Friday 25 November 2016

Preparing for very large sketch works - LMC sketch, pt 1

I have recently been commissioned to do a sketch of a very particular object, the Large Magellanic Cloud.  Both an honour to be commissioned by a professional astronomer for this piece, and also terrifying by the very nature of the beast I’ve been asked to chase down.

Every now and then, I find that a particular object I am considering to sketch, some preparation needs to be made.  Some of these preparations come from previous experiences and how they relate to my style of sketching.  As an example of one aspect of my sketching style is how I don’t use a “field of view circle”, or as I affectionately call it “The circle of Death”.  I tend to develop the scale of an object pretty much on the fly, letting the natural action of my wrist and fingers begin the scaling process and the rest takes care of itself.  And to this, an A4 sheet of paper is usually plenty big enough.

There are a few objects however that I recognise as being so large that an A4 sheet wouldn’t be sufficient to accommodate them.  For these I sought out an A3 pad of black paper in order to sketch them.  The Orion Nebula is one example where I deliberately used this larger sheet size.  As too the sketch of the Andromeda Galaxy.

This last one however brought to my mind that there are even some objects that even A3 is not big enough.  For me, the finished sketch of M31 is a little more “constricted” than I would have preferred.  If I had started the sketch with a slightly tighter wrist, and made the initial brush strokes tighter, then the final sketch would have been less constricted.  But the difficulty is anticipating the ultimate amount of expansiveness that M31 is to reveal.  So for the Andromeda Galaxy, I feel I still did pretty good, despite my own critique.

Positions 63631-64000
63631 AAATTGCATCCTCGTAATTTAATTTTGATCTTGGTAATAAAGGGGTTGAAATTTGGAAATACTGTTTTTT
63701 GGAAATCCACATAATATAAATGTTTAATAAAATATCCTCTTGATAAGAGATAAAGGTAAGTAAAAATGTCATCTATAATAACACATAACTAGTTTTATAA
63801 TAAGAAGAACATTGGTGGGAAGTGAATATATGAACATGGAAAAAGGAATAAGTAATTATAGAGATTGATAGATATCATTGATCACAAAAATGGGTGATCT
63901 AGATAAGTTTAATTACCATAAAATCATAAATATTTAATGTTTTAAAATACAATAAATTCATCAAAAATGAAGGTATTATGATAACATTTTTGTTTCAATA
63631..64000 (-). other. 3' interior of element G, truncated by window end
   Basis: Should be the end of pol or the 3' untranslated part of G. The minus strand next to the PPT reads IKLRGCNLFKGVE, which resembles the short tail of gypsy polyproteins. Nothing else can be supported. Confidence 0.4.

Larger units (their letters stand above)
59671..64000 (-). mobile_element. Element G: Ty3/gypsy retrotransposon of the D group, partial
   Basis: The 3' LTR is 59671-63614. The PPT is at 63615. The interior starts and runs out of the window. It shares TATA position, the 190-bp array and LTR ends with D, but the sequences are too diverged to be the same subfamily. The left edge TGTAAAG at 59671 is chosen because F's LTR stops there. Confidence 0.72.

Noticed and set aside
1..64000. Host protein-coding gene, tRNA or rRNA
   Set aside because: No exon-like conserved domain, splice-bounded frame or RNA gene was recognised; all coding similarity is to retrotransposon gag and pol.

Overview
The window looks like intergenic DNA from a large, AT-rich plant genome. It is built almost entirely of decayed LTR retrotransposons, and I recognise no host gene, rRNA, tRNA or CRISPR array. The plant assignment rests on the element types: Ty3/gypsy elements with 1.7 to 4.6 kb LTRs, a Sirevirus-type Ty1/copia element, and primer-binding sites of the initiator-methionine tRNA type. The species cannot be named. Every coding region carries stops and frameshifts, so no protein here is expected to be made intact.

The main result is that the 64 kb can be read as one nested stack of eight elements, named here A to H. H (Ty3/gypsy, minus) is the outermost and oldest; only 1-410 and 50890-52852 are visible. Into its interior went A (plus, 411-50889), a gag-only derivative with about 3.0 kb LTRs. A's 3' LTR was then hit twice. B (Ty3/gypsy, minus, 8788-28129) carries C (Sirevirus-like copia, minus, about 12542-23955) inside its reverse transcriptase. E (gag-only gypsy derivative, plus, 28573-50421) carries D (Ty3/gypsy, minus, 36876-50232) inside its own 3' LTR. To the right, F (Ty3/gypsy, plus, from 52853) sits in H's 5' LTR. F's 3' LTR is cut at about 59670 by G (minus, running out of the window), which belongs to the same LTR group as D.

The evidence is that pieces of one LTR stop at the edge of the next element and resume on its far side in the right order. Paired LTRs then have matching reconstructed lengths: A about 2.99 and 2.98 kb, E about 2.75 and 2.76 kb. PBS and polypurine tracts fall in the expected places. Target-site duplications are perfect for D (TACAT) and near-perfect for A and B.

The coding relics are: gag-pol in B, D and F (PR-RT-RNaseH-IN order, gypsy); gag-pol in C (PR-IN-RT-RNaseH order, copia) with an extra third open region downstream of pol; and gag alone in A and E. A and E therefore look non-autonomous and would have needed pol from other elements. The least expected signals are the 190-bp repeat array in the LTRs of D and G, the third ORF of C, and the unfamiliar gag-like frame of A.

Now, the LMC is a different beast altogether.

While M31 has a maximum angular dimension of some 3°, the largest dimension angular dimension of the LMC is some 10.5°!  Flaming enormous!  Knowing my own style of sketching, I can see that even with an A3 sheet I would struggle to fit the LMC.

So, I need to build a larger easel to accommodate a larger sheet as the one I currently have can take an A3 sheet and no larger.

It is also not just a simple matter of scaling up what I currently have.  I also need to consider the experiences that I’ve had with sketching in the night air, and work out some ways in which to counter some of the problems that can be encountered.

One thing that is seen through the eyepiece during an extended examination of an object is the apparent rotation of the object in the field of view as the objects transits through the sky.  So to work with this is to rotate the sheet.

Another difficulty that can arise comes from dew.  While the shielding that the Coreflute wrap that I have over my current easel works very well most nights, it is those occasional nights of excessive humidity that overwhelms the shielding and the paper warps as it absorbs excessive moisture, and the texture of the paper is also altered to the point that it becomes soggy and impossible to continue working on without causing damage to sketch that’s been laid down.

Even how to illuminate the large sheet needs consideration.

So, time to work on Sketch Easel Mk II

I decided to utilize the same clamp mechanism to hold on to the sheet.  It is simple and effective, and with a little thought it can be made to allow for a broad rotation range of the sheet.  To help control any possible flapping from gusts of wind, I devised a few clips made from wire that I bent into shape.  These clips gently hold the paper down and their long reach allows them easily reach the paper even when it is tilted for rotation purposes.